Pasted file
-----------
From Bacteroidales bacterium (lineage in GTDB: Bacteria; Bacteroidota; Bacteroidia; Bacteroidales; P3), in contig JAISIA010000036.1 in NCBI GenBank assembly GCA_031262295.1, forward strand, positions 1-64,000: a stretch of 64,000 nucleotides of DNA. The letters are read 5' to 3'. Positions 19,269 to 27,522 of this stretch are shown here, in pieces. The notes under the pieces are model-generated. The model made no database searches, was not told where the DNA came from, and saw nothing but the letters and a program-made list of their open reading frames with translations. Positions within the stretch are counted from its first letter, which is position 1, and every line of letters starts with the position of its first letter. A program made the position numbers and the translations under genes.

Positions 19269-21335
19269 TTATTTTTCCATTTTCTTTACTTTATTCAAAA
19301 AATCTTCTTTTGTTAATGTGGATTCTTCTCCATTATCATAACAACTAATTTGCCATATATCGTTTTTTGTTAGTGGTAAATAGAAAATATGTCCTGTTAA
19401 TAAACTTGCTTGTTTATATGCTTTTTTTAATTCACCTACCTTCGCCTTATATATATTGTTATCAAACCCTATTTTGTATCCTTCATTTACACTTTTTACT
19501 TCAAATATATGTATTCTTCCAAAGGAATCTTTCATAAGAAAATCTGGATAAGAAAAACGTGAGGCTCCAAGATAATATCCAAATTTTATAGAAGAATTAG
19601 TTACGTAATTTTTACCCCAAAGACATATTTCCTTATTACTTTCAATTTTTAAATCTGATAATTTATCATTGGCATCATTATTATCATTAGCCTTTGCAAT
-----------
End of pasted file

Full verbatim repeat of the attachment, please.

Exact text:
From Bacteroidales bacterium (lineage in GTDB: Bacteria; Bacteroidota; Bacteroidia; Bacteroidales; P3), in contig JAISIA010000036.1 in NCBI GenBank assembly GCA_031262295.1, forward strand, positions 1-64,000: a stretch of 64,000 nucleotides of DNA. The letters are read 5' to 3'. Positions 19,269 to 27,522 of this stretch are shown here, in pieces. The notes under the pieces are model-generated. The model made no database searches, was not told where the DNA came from, and saw nothing but the letters and a program-made list of their open reading frames with translations. Positions within the stretch are counted from its first letter, which is position 1, and every line of letters starts with the position of its first letter. A program made the position numbers and the translations under genes.

Positions 19269-21335
19269 TTATTTTTCCATTTTCTTTACTTTATTCAAAA
19301 AATCTTCTTTTGTTAATGTGGATTCTTCTCCATTATCATAACAACTAATTTGCCATATATCGTTTTTTGTTAGTGGTAAATAGAAAATATGTCCTGTTAA
19401 TAAACTTGCTTGTTTATATGCTTTTTTTAATTCACCTACCTTCGCCTTATATATATTGTTATCAAACCCTATTTTGTATCCTTCATTTACACTTTTTACT
19501 TCAAATATATGTATTCTTCCAAAGGAATCTTTCATAAGAAAATCTGGATAAGAAAAACGTGAGGCTCCAAGATAATATCCAAATTTTATAGAAGAATTAG
19601 TTACGTAATTTTTACCCCAAAGACATATTTCCTTATTACTTTCAATTTTTAAATCTGATAATTTATCATTGGCATCATTATTATCATTAGCCTTTGCAAT